Ons Jabeur, the No. 2 ranked player in the world and last year’s Wimbledon and US Open finalist, was one of eight announced as members of the inaugural player executive committee for the Professional Tennis Players Association on Tuesday.
“We are grateful to have this extraordinarily accomplished and diverse group of women and men serve on our first player executive committee,” Ahmad Nassar, the PTPA’s executive director, said in a statement. “These individuals represent some of the strongest and most passionate voices in professional tennis, and they will have a profound impact on our efforts at the PTPA to serve all players.”
Djokovic and Pospisil announced the creation of the PTPA ahead of the US Open in 2020. While not a union — tennis players are independent contractors and not employees of the ATP and WTA – the duo said the goal was to represent and protect the interest of the players in a way similar to that of unions for many team sport leagues like the NBA or NFL. The initial reception to the announcement was varied. Some praised it for giving players a much-needed voice, others were critical of the lack of female inclusion and support, as well as specific details.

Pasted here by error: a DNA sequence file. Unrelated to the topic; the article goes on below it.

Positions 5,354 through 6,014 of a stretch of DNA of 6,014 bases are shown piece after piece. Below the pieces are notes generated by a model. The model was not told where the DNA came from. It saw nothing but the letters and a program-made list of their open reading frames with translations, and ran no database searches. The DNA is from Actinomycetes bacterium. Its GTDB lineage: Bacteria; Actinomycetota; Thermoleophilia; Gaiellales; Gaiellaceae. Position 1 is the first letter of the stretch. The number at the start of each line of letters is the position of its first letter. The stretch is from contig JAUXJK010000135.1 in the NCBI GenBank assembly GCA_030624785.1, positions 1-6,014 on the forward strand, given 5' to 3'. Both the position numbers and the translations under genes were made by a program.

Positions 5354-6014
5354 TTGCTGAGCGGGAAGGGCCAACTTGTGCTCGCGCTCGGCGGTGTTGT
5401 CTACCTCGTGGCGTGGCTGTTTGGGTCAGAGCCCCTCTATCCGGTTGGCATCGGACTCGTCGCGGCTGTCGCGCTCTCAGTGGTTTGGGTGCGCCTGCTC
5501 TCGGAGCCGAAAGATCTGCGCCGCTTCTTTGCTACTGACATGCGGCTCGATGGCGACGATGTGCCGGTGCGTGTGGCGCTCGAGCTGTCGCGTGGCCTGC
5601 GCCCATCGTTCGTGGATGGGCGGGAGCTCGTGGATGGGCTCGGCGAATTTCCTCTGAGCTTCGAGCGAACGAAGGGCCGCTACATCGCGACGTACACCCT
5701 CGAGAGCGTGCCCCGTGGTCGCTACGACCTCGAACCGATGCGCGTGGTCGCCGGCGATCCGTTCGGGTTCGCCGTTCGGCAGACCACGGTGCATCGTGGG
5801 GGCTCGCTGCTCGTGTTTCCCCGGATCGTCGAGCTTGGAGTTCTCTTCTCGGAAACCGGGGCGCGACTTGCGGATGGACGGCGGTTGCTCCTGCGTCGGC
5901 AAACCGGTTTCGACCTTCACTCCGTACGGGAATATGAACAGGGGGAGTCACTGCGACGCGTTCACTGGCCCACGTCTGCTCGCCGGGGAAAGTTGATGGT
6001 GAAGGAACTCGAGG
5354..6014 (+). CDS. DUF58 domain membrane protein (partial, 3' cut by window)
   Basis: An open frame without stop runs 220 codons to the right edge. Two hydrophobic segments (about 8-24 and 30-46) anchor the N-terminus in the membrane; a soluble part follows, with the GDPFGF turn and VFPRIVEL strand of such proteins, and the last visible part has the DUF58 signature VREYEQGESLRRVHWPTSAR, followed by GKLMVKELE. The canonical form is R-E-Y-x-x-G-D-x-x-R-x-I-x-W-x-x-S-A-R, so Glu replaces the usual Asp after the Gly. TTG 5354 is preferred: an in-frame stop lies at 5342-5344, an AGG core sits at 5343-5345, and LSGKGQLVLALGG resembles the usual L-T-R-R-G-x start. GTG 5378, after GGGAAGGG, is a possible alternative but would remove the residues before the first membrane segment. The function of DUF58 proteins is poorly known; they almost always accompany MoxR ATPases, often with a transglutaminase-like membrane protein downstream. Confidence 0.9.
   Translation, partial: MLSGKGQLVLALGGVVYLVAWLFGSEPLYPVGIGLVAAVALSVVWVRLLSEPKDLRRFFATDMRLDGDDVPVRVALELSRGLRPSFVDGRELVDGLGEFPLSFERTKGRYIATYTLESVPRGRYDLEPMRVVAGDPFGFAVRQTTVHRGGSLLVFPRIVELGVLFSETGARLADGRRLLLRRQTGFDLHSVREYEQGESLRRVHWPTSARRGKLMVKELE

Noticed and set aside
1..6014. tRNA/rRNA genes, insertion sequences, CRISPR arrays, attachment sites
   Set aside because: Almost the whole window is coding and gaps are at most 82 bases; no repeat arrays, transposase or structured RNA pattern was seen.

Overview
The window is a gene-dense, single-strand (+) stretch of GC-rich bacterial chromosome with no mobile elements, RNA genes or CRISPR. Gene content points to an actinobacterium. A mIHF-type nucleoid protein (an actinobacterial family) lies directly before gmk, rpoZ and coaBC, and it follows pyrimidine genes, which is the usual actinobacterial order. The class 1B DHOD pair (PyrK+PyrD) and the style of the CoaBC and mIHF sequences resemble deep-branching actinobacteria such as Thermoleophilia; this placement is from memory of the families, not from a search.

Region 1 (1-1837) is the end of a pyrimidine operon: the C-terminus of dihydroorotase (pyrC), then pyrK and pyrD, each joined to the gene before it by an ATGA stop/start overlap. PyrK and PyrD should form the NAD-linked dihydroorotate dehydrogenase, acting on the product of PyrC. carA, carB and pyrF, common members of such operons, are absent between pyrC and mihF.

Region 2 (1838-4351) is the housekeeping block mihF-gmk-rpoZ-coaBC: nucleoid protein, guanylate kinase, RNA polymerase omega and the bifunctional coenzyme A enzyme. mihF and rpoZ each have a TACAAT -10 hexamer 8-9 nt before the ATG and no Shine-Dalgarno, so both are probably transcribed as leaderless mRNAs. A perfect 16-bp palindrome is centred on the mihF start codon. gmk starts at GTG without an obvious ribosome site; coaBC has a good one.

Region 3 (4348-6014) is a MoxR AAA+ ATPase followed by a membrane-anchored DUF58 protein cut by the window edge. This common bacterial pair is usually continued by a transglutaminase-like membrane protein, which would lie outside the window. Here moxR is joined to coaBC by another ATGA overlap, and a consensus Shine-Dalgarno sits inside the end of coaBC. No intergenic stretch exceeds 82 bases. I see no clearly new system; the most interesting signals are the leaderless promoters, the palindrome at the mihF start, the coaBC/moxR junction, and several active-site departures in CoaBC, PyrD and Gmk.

Djokovic and Pospisil insisted women would be included soon after.
The PTPA hired Nassar, the former president of NFL Players Inc., as its executive director in August. In an interview with ESPN last month, Nassar said he had spoken to “hundreds” of players, both male and female, since taking the position in an effort to understand their concerns and how to best address them. Nassar said creating an executive committee that was comprised of an even division of men’s and women’s players was one of his first priorities.
“We are all unequivocally committed to representing every player during this incredibly important time in the sport of tennis,” Mattek-Sands, a five-time major doubles champion, said in a statement about the committee. “The sports entertainment environment is constantly evolving, and I have a particular focus on supporting and elevating women by aggressively pursuing and creating opportunities with a female focused approach. This too is a strong focus of the PTPA, represented by our organizational principles and for me personally. I am genuinely excited to make an impact and pioneer change.”
In the same announcement on Tuesday, the PTPA announced their guiding principles, created to “protect, respect and guarantee the fundamental rights of players.” The organization listed five core tenets, including obtaining a “fair share of the business of tennis and terms of participation,” as well as safeguarding players from abuse and ensuring players have a say in the future structure of the sport.